A team of paleontologists has discovered a new species of ape that lived during the Miocene, about 11.6 million years ago. The specimen fossil, found in Germany, sheds light on how the apes could have been before being bipeds, according to the study published yesterday in "Nature".
That is to say, a kind of ape whose means of locomotion would not be primarily based on the use of the upper limbs, but would also begin to walk using the lower ones.
"It is a relevant investigation because since the beginning of the 19th century evolutionists have been discussing how they started walking, how we humans have passed, that we are also apes, to be bipeds ”, explains Antonio Rosas, paleoanthropologist of the National Museum of Natural Sciences of the Superior Council of Scientific Research (CSIC) to this newspaper.
For more than two centuries, different theories have been proposed to explain hominid bipedalism, but the fossil evidence that allowed answering this important question was missing. Thus, it has been suggested that it evolved from a quadruped that puts its entire foot on the ground, similar to monkeys, or a more suspensive quadruped, which was more similar to chimpanzees. Paleontologist Madelaine Böhme and her companions have called this new ape whose complete limb bones were located in Algovia, a region southwest of Bavaria, such as Danuvius guggenmosi.
Danuvios was an ape with suitable arms to hang on trees but with human-like legs. Specifically, the study authors suggest that Danuvius provides evidence of what they call "climbing with extended limbs." And it is that it is an ape could have used the upper extremities to move through the branches of the trees, but, and unlike other apes such as gibbons or orangutants that do not use both their lower and upper limbs for locomotion, this The species had lower limbs that were straight and could have been used for walking.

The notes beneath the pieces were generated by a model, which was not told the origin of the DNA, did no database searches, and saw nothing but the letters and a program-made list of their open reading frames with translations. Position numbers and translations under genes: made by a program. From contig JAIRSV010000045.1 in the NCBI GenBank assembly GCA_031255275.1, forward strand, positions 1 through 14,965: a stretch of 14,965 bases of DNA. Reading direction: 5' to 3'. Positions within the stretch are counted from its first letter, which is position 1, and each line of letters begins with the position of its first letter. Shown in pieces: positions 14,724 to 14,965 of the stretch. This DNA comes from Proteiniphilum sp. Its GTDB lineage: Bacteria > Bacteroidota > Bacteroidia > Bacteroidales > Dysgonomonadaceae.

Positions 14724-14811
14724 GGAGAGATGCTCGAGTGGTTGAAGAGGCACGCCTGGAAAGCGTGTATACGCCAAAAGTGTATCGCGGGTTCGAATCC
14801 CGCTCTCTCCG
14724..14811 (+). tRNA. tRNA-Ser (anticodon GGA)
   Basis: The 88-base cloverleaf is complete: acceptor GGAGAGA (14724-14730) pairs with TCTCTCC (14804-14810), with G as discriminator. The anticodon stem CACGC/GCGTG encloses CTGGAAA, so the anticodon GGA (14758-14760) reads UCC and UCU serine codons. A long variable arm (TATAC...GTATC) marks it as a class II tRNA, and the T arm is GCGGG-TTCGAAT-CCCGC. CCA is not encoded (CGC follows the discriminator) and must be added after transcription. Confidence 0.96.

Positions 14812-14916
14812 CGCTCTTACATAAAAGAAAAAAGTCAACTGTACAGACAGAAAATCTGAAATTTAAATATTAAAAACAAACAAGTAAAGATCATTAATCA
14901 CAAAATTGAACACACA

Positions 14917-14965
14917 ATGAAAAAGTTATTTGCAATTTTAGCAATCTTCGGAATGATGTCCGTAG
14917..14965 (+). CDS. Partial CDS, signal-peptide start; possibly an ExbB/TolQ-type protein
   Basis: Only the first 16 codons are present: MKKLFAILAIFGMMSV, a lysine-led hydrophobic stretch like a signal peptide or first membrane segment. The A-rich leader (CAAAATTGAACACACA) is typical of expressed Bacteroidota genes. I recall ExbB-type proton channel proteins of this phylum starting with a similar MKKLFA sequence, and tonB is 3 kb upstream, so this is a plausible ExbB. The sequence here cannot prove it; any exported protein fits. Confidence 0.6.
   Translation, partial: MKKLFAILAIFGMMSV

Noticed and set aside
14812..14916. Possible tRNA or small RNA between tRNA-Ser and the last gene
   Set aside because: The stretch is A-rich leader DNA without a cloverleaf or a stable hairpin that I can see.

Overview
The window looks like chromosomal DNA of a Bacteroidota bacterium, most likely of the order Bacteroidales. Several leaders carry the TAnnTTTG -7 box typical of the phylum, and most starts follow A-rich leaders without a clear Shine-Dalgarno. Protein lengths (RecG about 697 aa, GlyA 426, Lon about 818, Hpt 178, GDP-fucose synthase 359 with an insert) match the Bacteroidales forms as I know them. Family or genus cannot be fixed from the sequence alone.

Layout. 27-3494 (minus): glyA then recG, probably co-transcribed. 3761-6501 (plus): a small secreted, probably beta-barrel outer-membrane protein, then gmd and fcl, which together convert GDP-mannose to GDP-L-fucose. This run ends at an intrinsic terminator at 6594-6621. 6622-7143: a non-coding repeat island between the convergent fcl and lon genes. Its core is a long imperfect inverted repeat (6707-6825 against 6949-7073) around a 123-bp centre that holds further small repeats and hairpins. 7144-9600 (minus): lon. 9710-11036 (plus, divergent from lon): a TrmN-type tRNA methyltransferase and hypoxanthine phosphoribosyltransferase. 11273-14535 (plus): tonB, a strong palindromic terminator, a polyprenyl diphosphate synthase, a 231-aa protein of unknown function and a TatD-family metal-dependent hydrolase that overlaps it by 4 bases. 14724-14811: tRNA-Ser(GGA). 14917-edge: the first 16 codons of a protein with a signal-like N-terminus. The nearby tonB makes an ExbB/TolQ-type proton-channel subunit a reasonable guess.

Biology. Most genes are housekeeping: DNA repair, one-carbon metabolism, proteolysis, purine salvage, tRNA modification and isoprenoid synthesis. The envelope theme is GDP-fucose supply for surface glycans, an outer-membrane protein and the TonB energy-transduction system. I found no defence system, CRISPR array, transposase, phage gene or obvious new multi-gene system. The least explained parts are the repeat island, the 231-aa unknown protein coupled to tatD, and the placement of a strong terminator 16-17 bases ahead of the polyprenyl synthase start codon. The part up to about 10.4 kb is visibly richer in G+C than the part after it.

Further, This ape also had an opposable big toe, which means he would have walked supporting the soles of his feet. Hence the authors conclude that guggenmosi illustrates the way in which the apes began to walk on their lower extremities before reaching the ground.
“Having our hands free to walk, a quality that makes us be as we are, that differentiates us from other primates. Knowing where bipedism starts is an important question because it would help us understand our past, to rebuild that ancestor we came from, although that does not mean that Danuvius guggenmosi represents our direct ancestors, ”emphasizes Rosas.
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